If you’ve been following along at home, you know I’ve had a tough fall. It started with a bike crash in Slovenia, followed by a few weeks in New York where I physically felt awful. Fortunately I was with Amy for her birthday (we celebrate her birthday for most of September), but I underestimated how long it would take me to recover. I ended the three week trip in San Francisco for my mom‘s 70th birthday, which was wonderful until I got a terrible stomach virus on Sunday morning. I can’t remember the last time I threw up – and as I somehow managed to get home that day, I’m sure I looked like warmed over shit. After a week at home I hit the road again around the release of Startup Communities and spent almost all of October on the road, reaching Boise, Oklahoma City, Chicago, Des Moines, San Francisco, Seattle, Detroit, Boston, Montreal, Toronto, Lexington, and Louisville. While I had a great time, ran a marathon in Detroit in the middle of it, and met a lot of awesome people, I totally shredded myself.
I turn 47 in a few weeks. I’m extraordinary lucky to be married to an amazing woman for 22 years. We’ve figured out how to have an awesome relationship in the context of an entrepreneurial life, and we are wrapping up a book on it that will be out in January. I have extremely meaningful work with three partners who are my best friends. I get to work with incredible companies and entrepreneurs every day. And I get to define how I spend my time.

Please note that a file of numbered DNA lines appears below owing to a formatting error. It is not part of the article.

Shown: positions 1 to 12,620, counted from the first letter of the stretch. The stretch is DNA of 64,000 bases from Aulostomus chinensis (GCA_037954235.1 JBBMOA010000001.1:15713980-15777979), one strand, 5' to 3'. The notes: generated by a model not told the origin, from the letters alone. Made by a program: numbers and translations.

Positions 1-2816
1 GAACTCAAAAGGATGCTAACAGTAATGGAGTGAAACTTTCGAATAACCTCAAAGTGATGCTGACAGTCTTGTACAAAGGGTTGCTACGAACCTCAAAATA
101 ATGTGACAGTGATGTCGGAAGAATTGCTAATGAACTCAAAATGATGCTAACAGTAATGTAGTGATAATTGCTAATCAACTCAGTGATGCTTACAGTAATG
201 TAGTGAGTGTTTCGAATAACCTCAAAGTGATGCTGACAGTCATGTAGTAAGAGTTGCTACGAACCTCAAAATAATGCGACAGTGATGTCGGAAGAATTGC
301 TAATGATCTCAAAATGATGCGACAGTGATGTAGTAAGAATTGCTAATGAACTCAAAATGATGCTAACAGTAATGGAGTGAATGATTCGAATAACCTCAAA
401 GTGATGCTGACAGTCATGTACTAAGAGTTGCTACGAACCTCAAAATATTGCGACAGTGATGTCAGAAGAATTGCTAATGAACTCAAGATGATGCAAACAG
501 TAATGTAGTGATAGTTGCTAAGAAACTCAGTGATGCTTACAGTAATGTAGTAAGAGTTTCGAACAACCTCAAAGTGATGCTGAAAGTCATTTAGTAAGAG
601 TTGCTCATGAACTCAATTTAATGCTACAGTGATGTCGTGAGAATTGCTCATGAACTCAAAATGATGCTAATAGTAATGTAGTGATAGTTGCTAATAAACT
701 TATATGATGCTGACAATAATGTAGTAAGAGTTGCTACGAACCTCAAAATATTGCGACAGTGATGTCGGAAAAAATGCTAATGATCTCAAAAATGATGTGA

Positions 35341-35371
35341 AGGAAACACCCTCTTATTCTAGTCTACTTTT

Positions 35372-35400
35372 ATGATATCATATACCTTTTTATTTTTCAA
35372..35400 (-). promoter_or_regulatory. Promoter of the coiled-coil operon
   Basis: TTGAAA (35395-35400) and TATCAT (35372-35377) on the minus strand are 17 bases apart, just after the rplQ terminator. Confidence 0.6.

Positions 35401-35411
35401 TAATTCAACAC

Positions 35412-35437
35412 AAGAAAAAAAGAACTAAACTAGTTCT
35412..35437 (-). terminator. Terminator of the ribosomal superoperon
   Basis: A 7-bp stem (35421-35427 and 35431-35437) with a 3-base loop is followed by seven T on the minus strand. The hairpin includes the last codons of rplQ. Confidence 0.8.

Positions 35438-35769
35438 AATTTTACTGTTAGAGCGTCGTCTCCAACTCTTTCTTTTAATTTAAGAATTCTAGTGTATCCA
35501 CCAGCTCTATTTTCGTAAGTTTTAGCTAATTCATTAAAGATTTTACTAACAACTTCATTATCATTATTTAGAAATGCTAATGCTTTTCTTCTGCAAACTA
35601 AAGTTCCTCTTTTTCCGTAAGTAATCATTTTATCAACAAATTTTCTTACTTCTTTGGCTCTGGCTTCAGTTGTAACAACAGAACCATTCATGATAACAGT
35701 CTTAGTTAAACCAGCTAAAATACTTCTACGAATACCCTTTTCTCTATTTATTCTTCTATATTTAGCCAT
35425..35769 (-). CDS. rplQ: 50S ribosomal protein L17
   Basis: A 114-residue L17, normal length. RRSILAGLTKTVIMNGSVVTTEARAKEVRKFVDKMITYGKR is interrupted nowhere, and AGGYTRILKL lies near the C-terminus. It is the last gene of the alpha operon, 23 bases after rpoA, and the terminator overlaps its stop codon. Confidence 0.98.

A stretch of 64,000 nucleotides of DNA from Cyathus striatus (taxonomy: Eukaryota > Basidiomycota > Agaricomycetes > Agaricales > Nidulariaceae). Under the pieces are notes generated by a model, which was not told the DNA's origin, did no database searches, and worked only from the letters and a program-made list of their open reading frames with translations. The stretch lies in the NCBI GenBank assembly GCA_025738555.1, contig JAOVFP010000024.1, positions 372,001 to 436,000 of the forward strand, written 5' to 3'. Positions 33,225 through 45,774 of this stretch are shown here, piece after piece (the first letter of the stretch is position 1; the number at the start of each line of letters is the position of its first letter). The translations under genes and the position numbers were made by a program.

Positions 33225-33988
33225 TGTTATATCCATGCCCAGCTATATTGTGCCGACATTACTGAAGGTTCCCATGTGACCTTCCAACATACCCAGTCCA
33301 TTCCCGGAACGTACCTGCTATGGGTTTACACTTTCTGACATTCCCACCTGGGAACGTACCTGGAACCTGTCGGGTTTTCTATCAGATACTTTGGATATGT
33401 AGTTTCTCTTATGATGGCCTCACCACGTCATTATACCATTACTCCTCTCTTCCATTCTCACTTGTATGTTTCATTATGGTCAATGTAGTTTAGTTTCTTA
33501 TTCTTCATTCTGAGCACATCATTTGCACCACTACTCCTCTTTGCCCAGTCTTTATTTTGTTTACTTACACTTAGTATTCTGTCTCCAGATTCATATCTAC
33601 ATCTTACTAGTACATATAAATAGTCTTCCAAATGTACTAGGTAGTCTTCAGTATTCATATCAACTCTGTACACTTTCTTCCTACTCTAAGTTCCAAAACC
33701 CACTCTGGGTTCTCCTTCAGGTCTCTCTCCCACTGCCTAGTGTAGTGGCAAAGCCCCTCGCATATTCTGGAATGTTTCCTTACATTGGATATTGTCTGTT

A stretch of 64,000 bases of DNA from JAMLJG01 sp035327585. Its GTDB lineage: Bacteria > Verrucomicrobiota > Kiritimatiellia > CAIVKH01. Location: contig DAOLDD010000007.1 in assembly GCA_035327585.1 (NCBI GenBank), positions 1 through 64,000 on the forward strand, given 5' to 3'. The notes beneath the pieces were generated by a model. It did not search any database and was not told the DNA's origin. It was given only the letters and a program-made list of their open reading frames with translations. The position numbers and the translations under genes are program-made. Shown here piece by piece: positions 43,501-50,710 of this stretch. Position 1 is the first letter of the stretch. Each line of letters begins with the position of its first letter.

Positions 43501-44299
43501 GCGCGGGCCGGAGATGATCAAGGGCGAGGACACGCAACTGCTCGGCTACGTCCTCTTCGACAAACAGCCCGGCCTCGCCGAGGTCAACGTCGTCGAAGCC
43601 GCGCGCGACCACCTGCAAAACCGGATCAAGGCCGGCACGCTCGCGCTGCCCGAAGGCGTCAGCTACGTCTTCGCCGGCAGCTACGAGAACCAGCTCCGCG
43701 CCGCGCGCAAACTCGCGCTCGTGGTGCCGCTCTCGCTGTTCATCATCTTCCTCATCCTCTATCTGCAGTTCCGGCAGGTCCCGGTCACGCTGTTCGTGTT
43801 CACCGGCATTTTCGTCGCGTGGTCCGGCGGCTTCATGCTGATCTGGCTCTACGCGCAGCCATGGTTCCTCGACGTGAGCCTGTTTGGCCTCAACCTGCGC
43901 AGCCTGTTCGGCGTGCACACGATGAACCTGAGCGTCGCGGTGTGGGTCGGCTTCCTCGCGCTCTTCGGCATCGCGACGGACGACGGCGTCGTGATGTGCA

But I’m totally and completely fried. And I did it to myself. I already spend 60+ hours a week working with the companies I’m an investor in. So – all of the stuff I’m doing around Startup Communities is extracurricular activity. Writing Startup Life, while super important to me, is an extra curricular activity. Travelling all over the place is part of my work, and I have a lot of fun doing it, but plenty of the places I’m going are extracurricular activities. I feel like I’m getting all of my primary work done, but I’m neglecting one big thing in the mix – me.